Badra Kamaladasa, former Director-General of Sri Lanka’s Irrigation Department, talks about her role as a female leader in Sri Lanka’s irrigation sector.

As the department’s first woman Director-General, Badra initiated institutional reforms, including the establishment of regional centres to accelerate planning of new irrigation projects and the rehabilitation of existing schemes. She improved the management system, upgraded facilities and services, increased the capacity of irrigation personnel, and established field offices to give farmers easy access to irrigation services. She also launched collaborative programs and strengthened partnerships with other departments and agencies.

Badra also initiated the archiving of plans, drawings, and other important historical documents to preserve Sri Lanka’s century-old irrigation knowledge for reference of future generations.

You started young in the irrigation sector. What challenges have you faced as a woman in what is primarily a male field? How did you address them?

When I started as a young engineer, my job then, serving in the national irrigation institute, involved a lot of travelling, which took a considerable amount of my time away from my family, especially my three children.

I brought my children on my travels whenever it was possible. I received a lot of support and understanding from my fellow officers and co-workers, and they made it comfortable for me and the kids. My children also understood how important my responsibilities at work were.

I was lucky enough to have a husband who is sensitive to my career goals. I was also lucky to have my husband’s family around when the children were young. Often they looked after my children whenever I had to be away and could not take them with me.

Is Sri Lanka’s irrigation sector a woman-friendly environment?

Yes it is, but while equal opportunities are ensured for women in the irrigation sector, there are subtle issues that women face due to cultural barriers. When I was younger, senior professionals looked after me, sometimes even offering assistance in my professional growth. However, this changed when I got older.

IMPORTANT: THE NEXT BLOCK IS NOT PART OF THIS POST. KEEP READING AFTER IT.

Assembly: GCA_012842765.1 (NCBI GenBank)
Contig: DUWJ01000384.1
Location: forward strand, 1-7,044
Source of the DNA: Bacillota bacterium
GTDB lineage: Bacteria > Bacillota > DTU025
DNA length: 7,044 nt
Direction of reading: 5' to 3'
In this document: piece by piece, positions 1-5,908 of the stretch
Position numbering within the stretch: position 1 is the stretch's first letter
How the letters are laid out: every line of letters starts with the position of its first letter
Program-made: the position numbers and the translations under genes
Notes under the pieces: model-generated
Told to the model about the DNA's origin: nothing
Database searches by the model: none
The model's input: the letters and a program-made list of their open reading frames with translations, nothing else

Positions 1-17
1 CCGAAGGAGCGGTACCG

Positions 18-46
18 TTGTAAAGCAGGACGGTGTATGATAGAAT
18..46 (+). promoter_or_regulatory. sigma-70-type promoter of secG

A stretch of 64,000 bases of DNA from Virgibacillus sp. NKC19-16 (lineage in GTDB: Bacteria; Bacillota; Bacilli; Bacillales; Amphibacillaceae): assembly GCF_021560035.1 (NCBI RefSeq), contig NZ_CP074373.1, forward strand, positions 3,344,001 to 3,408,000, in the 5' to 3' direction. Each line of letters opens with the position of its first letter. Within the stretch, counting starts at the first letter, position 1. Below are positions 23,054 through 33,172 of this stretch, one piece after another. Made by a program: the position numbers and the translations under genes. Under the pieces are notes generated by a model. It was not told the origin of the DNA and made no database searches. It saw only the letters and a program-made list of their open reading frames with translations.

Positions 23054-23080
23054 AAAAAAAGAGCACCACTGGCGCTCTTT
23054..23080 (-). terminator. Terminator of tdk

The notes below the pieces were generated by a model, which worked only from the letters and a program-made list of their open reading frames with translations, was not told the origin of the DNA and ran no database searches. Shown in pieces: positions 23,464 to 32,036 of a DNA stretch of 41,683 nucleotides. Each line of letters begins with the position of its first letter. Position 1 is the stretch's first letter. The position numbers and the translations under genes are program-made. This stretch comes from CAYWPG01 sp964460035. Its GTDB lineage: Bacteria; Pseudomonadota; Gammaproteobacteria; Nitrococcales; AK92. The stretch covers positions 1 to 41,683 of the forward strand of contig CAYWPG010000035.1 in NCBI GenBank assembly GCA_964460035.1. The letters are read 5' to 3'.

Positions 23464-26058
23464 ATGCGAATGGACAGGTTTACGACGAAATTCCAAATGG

As senior officers, women may face aggression or intimidation from subordinates. When they do not like your decision, they would often label it as the decision of a woman. The best thing to do is to respond rationally.

A woman needs to establish an image of herself as a capable senior professional by shouldering the same responsibilities as men. We need to show strength. Without asking for equal treatment, women need to take equal responsibilities.

As former Director-General of Sri Lanka’s Irrigation Department, what accomplishments are you most proud of?

We were able to complete two large reservoir projects, Deduru Oya reservoir and Rambaken Oya reservoir, which were delayed for many years. We improved productivity by adopting a new management system and increased the capacity of our young engineers and technical personnel through training, particularly on recent developments in the sector. We have also started archiving valuable documents and plans for preservation and future use.

Most satisfying for me is having the support of the many people inside and outside the Irrigation Department in pursuing our goals as an organization.

You have broken down barriers for women. What special skills and talents do you think women bring to the sector?

I think women’s participation brings more cooperation among irrigation stakeholders. Women can play an important role in forging closer collaboration with the agricultural sector and various institutions to improve sector productivity.